Today is the birthday of show biz wunderkind Bobby Darin (Walden Robert Cassotto, 1936-1973). The subject of Darin (and some others like him) is a fascinating one for someone of my age to probe. Those born after the 1950s sort of learn the pop music history script a certain way, i.e., rock and roll was a “revolution”, and there was “before” and “after” rock and roll, and after its advent there were the square people and the rock and roll people, with no grey area between. But the more and more you get down into the capillaries (as I try to do, every day, in trying to get at the continuum in this grand narrative) you discover that though there are ways in which this party line is true, and there are artists for whom it is true, there are many ways in which it is not true, and many people for whom it is not true.
Darin is on no side of any line. Because of “Splish Splash” and “Dream Lover” it’s easy to think of him as a rock and roller, and I tend to. For better or worse, I absorbed that idea from nostalgic movies and tv shows like Happy Days and Barry Levenson’s Diner which featured his music. (Levenson, btw, planned to make a biopic about Darin in 1986. Kevin Spacey eventually acquired the rights and it became 2004’s Beyond the Sea). Tunes like “Beyond the Sea” and “Mack the Knife” put Darin fully in the Sinatraesque big-band-pop tradition. And there are a lot of guys in that category. I think it’ll rate a post or an article some day. The last of these singers stretches even into my own time, the pompadoured Bobby Sherman. These guys managed to reach some of the nuttiness of the bobby soxers, but kept an anchor firmly back in a tradition that goes back farther than Jolson.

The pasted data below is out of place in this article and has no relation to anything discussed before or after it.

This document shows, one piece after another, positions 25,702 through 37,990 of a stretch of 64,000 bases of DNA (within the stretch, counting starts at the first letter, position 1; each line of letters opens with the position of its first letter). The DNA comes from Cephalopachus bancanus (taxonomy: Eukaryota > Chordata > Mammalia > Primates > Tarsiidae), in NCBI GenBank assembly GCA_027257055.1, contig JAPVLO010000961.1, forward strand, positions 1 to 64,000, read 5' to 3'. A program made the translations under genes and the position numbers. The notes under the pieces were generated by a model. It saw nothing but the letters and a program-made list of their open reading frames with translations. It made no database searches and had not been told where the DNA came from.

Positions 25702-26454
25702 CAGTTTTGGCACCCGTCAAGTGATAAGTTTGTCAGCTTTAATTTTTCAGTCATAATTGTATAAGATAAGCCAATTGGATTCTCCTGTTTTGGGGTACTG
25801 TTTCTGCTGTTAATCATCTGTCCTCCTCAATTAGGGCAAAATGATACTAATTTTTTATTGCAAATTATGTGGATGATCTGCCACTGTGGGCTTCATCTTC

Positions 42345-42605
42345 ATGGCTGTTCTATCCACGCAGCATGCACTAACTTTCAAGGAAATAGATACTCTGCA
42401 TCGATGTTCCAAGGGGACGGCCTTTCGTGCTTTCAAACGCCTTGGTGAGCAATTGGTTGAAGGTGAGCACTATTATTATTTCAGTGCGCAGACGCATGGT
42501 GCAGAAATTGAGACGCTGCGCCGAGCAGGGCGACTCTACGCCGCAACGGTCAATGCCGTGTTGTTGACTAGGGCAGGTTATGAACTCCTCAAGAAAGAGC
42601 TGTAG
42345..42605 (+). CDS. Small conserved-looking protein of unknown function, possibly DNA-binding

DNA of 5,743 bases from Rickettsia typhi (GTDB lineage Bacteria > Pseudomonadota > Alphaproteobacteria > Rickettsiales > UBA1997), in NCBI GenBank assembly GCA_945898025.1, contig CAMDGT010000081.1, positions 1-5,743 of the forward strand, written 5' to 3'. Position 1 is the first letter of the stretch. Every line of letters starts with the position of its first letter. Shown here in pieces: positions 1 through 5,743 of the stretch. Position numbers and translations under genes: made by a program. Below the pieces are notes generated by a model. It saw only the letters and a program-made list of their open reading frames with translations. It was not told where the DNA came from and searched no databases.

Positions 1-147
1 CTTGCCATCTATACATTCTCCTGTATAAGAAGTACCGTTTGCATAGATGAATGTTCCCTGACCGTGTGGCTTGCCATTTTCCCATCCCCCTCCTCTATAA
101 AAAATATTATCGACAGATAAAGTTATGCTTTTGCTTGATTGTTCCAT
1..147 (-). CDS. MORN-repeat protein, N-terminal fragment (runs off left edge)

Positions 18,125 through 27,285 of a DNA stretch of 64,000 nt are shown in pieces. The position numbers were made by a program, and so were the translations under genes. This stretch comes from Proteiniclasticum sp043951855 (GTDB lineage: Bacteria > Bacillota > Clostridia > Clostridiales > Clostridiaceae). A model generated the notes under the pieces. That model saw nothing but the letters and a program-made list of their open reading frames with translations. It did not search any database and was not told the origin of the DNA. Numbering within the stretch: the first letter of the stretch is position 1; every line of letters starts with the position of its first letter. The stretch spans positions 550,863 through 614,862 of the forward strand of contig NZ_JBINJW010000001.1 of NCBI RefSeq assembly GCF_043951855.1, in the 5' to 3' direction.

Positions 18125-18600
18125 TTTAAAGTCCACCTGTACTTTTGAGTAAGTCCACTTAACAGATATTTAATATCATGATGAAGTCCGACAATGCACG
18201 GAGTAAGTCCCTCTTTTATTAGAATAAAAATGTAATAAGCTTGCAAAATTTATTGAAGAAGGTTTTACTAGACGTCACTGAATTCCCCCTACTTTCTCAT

Darin’s grandmother, by the way, had been a vaudeville singer. In a story strongly reminiscent of Ken Murray’s, Darin was raised to believe that his grandmother was his mother, and that his actual mother was his sister (obviously as the result of an old-fashioned family embarrassment). He didn’t learn the truth until he was 32 years old. At any rate, there’s little doubt Darin’s grandmother/mother encouraged his musical talents. He was already playing several instruments by the time he was a teenager. With songwriting partner Don Kirshner (later of the titular television “Rock Concert”) he penned tunes at the Brill Building for the likes of Connie Francis. He began to record his own tunes and broke through big with 1958’s “Splish Splash” (co-written with Murray the K).
His string of hits lasted until the early 1960s. He also acted in film and television and was married to actress Sandra Dee. As the sixties wore on he got more involved in politics; he was campaigning with Bobby Kennedy (and present) when the latter was assassinated in 1968. This, along with the revelation of his mother, led to a seclusion that lasted a few years. He was just beginning to re-emerge with his own television variety show The Bobby Darin Amusement Company, when he was killed by an infection in 1973. (He’d lived with the knowledge of a probable early death since childhood, after a bout with rheumatic fever). I remember my mother going “He was so young” and I was like, “That’s not young!” To me, he was a middle aged man. But now….37 is young. It’s pretty damn young.
Here is a remarkable clip from his last tv show. He”s pretty much going balls to the walls. Not too shabby for a sickly man:
To find out more about the variety arts past and present, consult No Applause, Just Throw Money: The Book That Made Vaudeville Famous, available at Amazon, Barnes and Noble, and wherever nutty books are sold.